Actress Kim Fields Pregnant at Age 44
- Recently Kim Fields (of Living Single and Facts of Life fame) announced she was pregnant her second child. The 44-year-old actress said she and her husband tried to conceive for a couple of years (they have a six-year-old son), before finding out that she was pregnant.
- Fields’ story is not quite unique, but it further highlights a growing trend of women waiting longer to have children.
- But should we?
- In this month’s Atlantic magazine, Jean M. Twenge argues that everything women have been told about our ability to have children after 35 is wrong. While women have been told that our fertility decreases drastically after age 35, (Link): Twenge poured through the data and found that is not quite true.
- Aug 2013
JEAN TWENGEJUN 19 2013, 10:05 PM ET
- Deep anxiety about the ability to have children later in life plagues many women. But the decline in fertility over the course of a woman’s 30s has been oversold. Here’s what the statistics really tell us—and what they don’t.
- …I was lucky: within a few years, I married again, and this time the match was much better. But my new husband and I seemed to face frightening odds against having children. Most books and Web sites I read said that one in three women ages 35 to 39 would not get pregnant within a year of starting to try. The first page of the ASRM’s 2003 guide for patients noted that women in their late 30s had a 30 percent chance of remaining childless altogether.
- The guide also included statistics that I’d seen repeated in many other places: a woman’s chance of pregnancy was 20 percent each month at age 30, dwindling to 5 percent by age 40.
- Every time I read these statistics, my stomach dropped like a stone, heavy and foreboding. Had I already missed my chance to be a mother?
- As a psychology researcher who’d published articles in scientific journals, some covered in the popular press, I knew that many scientific findings differ significantly from what the public hears about them. Soon after my second wedding, I decided to go to the source: I scoured medical-research databases, and quickly learned that the statistics on women’s age and fertility—used by many to make decisions about relationships, careers, and when to have children—were one of the more spectacular examples of the mainstream media’s failure to correctly report on and interpret scientific research.
- The widely cited statistic that one in three women ages 35 to 39 will not be pregnant after a year of trying, for instance, is based on an article published in 2004 in the journal Human Reproduction. Rarely mentioned is the source of the data: French birth records from 1670 to 1830. The chance of remaining childless— 30 percent— was also calculated based on historical populations.
- In other words, millions of women are being told when to get pregnant based on statistics from a time before electricity, antibiotics, or fertility treatment. Most people assume these numbers are based on large, well-conducted studies of modern women, but they are not. When I mention this to friends and associates, by far the most common reaction is: “No … No way. Really?”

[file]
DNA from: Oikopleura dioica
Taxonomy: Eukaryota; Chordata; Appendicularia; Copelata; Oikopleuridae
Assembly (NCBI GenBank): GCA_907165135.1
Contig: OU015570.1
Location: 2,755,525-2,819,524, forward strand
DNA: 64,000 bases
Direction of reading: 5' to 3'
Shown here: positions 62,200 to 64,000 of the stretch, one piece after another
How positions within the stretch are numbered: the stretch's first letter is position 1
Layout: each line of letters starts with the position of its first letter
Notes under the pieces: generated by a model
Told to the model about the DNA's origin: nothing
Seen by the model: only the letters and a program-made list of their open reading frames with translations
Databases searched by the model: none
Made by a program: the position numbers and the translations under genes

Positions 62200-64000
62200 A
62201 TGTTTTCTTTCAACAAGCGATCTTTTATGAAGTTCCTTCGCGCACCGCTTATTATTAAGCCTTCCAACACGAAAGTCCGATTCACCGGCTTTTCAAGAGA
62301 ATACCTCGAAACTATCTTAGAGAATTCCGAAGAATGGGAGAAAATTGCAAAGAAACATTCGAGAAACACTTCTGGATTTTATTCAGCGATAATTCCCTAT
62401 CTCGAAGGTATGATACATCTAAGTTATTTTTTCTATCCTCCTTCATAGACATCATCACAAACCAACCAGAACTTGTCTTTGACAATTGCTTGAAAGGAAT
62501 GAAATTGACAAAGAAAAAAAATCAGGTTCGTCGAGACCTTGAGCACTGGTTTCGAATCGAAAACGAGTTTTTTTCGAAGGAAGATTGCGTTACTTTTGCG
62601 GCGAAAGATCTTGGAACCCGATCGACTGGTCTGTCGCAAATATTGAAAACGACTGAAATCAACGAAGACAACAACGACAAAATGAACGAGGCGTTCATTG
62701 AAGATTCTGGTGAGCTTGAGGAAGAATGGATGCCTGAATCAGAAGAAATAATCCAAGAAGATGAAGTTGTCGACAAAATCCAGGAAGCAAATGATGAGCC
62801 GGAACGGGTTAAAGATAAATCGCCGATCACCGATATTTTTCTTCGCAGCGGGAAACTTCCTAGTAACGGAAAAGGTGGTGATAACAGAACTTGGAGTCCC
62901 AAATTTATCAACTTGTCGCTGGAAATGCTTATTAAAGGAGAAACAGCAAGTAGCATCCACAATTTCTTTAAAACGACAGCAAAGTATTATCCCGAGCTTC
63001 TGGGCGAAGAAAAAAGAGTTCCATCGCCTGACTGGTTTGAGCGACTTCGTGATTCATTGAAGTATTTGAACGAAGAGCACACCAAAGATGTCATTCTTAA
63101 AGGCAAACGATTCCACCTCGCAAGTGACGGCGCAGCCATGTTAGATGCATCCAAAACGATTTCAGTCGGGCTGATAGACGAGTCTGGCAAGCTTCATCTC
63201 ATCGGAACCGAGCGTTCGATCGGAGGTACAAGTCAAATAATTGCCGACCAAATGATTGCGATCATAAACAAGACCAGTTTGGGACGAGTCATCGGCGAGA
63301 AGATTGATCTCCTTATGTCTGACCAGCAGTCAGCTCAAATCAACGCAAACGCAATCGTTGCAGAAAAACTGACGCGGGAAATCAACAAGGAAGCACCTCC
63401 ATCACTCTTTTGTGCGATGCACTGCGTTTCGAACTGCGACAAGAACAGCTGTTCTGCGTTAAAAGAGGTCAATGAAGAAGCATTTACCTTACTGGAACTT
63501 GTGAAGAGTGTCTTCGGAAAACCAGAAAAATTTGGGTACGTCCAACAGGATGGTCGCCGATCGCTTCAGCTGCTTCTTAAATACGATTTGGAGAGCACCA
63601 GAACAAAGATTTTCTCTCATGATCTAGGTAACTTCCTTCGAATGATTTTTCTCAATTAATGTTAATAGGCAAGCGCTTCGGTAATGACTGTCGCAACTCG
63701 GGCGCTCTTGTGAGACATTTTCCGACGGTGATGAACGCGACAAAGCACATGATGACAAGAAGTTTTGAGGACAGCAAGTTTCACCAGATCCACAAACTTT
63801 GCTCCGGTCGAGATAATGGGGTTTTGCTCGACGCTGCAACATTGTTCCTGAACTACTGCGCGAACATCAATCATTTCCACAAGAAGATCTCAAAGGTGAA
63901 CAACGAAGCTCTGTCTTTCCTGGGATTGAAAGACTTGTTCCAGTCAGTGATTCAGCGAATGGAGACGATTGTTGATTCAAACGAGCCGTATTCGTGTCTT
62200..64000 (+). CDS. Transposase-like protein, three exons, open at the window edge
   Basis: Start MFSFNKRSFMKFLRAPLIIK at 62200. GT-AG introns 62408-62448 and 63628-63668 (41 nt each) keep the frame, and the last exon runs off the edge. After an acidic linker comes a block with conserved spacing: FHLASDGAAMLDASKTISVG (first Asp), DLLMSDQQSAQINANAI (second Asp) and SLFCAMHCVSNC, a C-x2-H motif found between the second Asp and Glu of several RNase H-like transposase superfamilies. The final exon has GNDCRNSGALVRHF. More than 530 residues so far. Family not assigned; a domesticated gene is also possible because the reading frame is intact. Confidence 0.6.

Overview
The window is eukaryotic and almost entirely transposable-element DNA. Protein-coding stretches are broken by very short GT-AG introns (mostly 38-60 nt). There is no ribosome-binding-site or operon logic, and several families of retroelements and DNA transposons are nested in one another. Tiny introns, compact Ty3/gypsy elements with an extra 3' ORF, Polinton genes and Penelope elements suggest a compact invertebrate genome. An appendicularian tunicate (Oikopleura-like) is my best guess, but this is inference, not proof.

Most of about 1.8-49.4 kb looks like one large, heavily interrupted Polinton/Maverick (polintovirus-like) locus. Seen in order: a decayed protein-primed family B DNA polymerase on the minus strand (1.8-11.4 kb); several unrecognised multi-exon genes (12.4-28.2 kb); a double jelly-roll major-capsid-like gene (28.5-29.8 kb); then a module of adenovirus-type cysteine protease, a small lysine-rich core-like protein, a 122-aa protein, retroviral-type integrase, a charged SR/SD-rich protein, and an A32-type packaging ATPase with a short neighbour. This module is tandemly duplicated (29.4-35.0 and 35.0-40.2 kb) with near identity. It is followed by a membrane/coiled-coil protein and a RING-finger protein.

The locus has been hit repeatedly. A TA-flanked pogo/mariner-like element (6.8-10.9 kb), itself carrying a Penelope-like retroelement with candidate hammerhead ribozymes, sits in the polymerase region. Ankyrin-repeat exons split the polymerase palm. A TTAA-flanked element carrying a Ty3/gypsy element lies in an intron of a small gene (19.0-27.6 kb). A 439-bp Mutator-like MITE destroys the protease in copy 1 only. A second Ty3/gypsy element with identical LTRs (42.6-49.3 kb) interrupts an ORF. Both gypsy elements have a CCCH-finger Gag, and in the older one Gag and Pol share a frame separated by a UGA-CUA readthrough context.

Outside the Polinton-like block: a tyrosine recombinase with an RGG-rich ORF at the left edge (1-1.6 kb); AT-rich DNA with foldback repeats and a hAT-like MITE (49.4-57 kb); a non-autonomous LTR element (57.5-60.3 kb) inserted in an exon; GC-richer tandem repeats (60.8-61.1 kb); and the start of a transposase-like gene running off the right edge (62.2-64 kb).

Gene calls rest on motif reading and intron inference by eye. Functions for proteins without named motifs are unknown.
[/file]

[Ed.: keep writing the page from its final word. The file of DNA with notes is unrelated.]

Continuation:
- Surprisingly few well-designed studies of female age and natural fertility include women born in the 20th century—but those that do tend to paint a more optimistic picture. One study, published in Obstetrics & Gynecology in 2004 and headed by David Dunson (now of Duke University), examined the chances of pregnancy among 770 European women.
- It found that with sex at least twice a week, 82 percent of 35-to-39-year-old women conceive within a year, compared with 86 percent of 27-to-34-year-olds. (The fertility of women in their late 20s and early 30s was almost identical—news in and of itself.)
- Another study, released this March in Fertility and Sterility and led by Kenneth Rothman of Boston University, followed 2,820 Danish women as they tried to get pregnant.
- Among women having sex during their fertile times, 78 percent of 35-to-40-year-olds got pregnant within a year, compared with 84 percent of 20-to-34-year-olds.
- A study headed by Anne Steiner, an associate professor at the University of North Carolina School of Medicine, the results of which were presented in June, found that among 38- and 39-year-olds who had been pregnant before, 80 percent of white women of normal weight got pregnant naturally within six months (although that percentage was lower among other races and among the overweight). “In our data, we’re not seeing huge drops until age 40,” she told me.
- Even some studies based on historical birth records are more optimistic than what the press normally reports: One found that, in the days before birth control, 89 percent of 38-year-old women were still fertile.
- Another concluded that the typical woman was able to get pregnant until somewhere between ages 40 and 45.
- Yet these more encouraging numbers are rarely mentioned—none of these figures appear in the American Society for Reproductive Medicine’s 2008 committee opinion on female age and fertility, which instead relies on the most-ominous historical data.
- In short, the “baby panic”—which has by no means abated since it hit me personally—is based largely on questionable data. We’ve rearranged our lives, worried endlessly, and forgone countless career opportunities based on a few statistics about women who resided in thatched-roof huts and never saw a lightbulb.
- In Dunson’s study of modern women, the difference in pregnancy rates at age 28 versus 37 is only about 4 percentage points. Fertility does decrease with age, but the decline is not steep enough to keep the vast majority of women in their late 30s from having a child. And that, after all, is the whole point.